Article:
(Another) Crash Alert….September Sacramento CA Home Sales Data Reveal a Full-Blown Sales Volume Collapse Taking Place
Note, this note goes well with the previous post…10-9 Housing…”Recovery” Theme Inconsistencies Abound
In our effort to scour the country in search for data that either confirm or deny the consensus opinion of a “durable recovery” with “escape velocity” I bring to you today Sacramento CA, which like Phoenix and Las Vegas is in the midst of a sales demand collapse. A supply/demand paralysis if you will. This type of volatility is not consistent with a full-blown recovery; the back side of a full-blown short squeeze perhaps.
Like many other “recovery” regions I have highlighted in the past few months — that led the crash in 2006; the first bounce in 2009; the double-dip in 2011; and the latest stimulus-induced bounce in 2012 — Sacramento is in the midst of a demand void / hard landing that will not make for pretty headlines for the remainder of the year through September 2013 at least.
Bottom line: The greatest stimulus ever to hit housing — rates going from 5% to 3.5% YoY and the artificial lack of supply created through millions of high-risk loan modifications and the servicer settlement foreclosure abatement — is creating the greatest hangover to ever hit housing into 2013.
1) Sept Pendings DOWN 32% YoY and at record lows. This is not consistent with “durability” or “escape velocity”.
Bottom line, in September housing crashed very similar to when the tax-credit stimulus ended in July 2010.
2) Sept Home Sales back at 2010 post tax-credit expiration lows. However, this is from August Pendings. October Sales will follow September Pendings to lows.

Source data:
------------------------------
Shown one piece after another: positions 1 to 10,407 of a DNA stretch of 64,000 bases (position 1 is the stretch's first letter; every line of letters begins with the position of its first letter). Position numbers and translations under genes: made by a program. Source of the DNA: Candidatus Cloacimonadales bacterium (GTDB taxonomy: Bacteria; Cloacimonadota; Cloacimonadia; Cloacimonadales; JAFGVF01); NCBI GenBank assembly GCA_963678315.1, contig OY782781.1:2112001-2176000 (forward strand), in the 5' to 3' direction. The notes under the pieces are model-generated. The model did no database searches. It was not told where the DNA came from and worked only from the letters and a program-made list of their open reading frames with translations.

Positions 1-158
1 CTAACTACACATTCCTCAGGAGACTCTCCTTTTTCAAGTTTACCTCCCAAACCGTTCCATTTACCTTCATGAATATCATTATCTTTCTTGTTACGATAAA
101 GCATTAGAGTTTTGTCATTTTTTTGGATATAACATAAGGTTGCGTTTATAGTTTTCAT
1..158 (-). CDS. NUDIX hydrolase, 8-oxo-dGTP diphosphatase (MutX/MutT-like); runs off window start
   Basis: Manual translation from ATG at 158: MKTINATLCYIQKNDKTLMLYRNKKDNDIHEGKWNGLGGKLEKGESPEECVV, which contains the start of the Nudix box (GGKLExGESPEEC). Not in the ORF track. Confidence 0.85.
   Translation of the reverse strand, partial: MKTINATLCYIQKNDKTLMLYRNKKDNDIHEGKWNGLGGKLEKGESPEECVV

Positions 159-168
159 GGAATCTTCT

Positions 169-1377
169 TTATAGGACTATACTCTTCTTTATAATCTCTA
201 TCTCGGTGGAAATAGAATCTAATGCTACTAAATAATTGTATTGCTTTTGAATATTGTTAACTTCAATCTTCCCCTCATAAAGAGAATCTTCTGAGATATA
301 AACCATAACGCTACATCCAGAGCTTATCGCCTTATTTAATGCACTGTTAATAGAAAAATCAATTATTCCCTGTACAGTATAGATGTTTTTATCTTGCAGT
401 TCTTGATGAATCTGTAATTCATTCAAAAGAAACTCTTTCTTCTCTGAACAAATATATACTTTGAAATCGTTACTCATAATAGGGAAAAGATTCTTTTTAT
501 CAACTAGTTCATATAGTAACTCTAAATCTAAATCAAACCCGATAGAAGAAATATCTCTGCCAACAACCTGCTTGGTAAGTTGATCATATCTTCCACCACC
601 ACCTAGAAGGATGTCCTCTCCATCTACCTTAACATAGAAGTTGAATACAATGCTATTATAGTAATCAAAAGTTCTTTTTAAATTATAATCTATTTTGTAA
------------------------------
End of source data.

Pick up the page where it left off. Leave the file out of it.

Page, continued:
Into 2013 — when the servicer settlement is fulfilled and high-risk mortgage mods redefault at ever-increasing frequency — I think sales volume will level out but at the expense of prices, which will also start going negative YoY making for some real fun in headlines.
Number of days in the month misnomer: You will hear arguments there were fewer days in September, which is why sales crashed in many regions. Of course, this has some impact but not as much as most think. In reality, fewer days in the subject month when it comes to ‘Existing Home Sales’ specifically sales does not matter as much as fewer days does to ‘New Home Sales’ for example. That’s because Existing Sales are generally contracted a month or so prior and there is a large percentage of buyers and sellers who benefit by closing as near to month end as possible for a number of reasons.
Bottom line: Fewer days in a particular month as it relates to Existing Home Sales ‘closings’ specifically means people that work to close these escrows have more to close each day of the short month going into month end. By contrast, builders selling ‘New Homes’ — which are counted at contract not closing — physically have fewer days in which to get buyers into contract, which has more of a direct impact on sales counts.